Monday, February 20, 2012

Great Blog by Nick Collison

Just wanted to share this blog by Nick Collison that he wrote for GQ Magazine. It's a great blog because it highlights what the average player needs to do to be successful. I am giving this article to all of our players tomorrow because it's something we all need to do better at - playing our role to the fullest. I don't think any player is ever going to be satisfied with their role, but they need to perform their role in order for our team to be successful. It's also important because at some point every player will not be the star anymore and will need to know how to accept and thrive in an alternative role. It's also a life lesson about finding our role in whatever job we have down the road. I would read it and pass it onto all of your players!

Sunday, February 19, 2012

Great Quick Hitter

Last night I drove across the Mississippi  river to attend the UW-River falls and UW-Whitewater game.  It was a great game with Whitewater winning at the buzzer on a fall away jumper by their center of all people. As a coach or a fan these smaller college (D2, D3, NAIA) games are the best to watch. All the kids play hard for the love of the game - not the lure of NBA money. The house is packed with rowdy college kids and it's a great atmosphere. The following set is a set that UWRF ran a number of times during the game trying to get the ball into their bigs. I thought it was a nice quick look and wanted to share it.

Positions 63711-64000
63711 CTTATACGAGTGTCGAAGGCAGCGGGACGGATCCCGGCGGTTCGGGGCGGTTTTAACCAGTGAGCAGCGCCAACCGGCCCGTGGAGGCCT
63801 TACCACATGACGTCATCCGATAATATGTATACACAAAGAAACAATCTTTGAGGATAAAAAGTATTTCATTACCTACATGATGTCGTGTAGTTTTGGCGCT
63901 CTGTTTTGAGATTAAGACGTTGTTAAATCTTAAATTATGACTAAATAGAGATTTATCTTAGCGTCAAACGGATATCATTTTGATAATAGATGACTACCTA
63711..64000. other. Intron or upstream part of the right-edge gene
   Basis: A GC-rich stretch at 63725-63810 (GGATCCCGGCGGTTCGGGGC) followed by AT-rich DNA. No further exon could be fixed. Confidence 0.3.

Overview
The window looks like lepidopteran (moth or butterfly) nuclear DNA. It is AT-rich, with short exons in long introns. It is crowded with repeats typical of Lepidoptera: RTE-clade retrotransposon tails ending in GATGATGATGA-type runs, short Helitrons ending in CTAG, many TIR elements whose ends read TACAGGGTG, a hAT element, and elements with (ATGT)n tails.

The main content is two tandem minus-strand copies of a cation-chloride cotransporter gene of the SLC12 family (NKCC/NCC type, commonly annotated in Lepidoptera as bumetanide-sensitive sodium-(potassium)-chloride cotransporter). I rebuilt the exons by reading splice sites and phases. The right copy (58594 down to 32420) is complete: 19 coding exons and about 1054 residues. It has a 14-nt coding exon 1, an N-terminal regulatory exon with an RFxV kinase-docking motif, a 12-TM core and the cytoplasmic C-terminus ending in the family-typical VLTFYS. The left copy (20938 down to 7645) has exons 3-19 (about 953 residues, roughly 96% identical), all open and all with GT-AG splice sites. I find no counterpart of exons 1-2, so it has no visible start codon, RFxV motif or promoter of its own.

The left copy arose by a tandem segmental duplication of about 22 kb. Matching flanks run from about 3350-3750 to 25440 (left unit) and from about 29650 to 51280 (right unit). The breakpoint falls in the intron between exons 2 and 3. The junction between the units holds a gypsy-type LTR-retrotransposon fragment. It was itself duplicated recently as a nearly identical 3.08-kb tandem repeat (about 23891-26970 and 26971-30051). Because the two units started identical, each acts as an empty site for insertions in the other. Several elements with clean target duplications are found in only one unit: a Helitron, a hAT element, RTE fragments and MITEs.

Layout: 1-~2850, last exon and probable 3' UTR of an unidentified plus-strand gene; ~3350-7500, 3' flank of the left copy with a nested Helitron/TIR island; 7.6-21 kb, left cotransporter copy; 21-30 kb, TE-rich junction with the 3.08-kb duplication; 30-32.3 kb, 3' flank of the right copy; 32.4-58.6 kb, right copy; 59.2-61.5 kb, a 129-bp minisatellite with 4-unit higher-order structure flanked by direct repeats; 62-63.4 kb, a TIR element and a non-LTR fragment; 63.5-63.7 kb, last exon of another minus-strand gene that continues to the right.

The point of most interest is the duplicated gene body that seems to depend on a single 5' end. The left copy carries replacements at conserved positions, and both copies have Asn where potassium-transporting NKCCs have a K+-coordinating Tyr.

Ball starts on the wing, backside wing pins for the point guard and we skip the ball. Just before the ball is thrown the backside post cross screens the ballside post. As the ball is in the air the ballside post is coming across to the new ball side for the layup or at the very least post up.

The reason I liked this is that the ballside (5) defender is not likely going to sprint across the lane for the help and if he anticipates it, then 4 has perfect post up position in the middle of the lane. And if they switch it you simply have 4 seal and 5 come to the corner or short corner and 4 has a layup. It's a great quick hitter that you can run for an easy look to one of your inside players and would even make a nice secondary break.

Saturday, February 11, 2012

Teaching End Game Situations - A Little Prep Pays Off

One of the things I like to do in practice to reinforce concepts is to use "2 Minute Games". Play for 2 minutes live and losers run.  After you teach and drill a concept you play a few two minute games where you only focus on the concept that you drilled. Most drills don't translate because you focus on that skill during the drill but it's easy to forget the skill when all of a sudden you have to incorporate the other 100 things you need to do in live play along with the emphasized skill. Playing 2 minute games shortly after drills helps translate the skill to a game because you put that skill in with the other 100 things you need to do live immediately and still have a focus on that skill.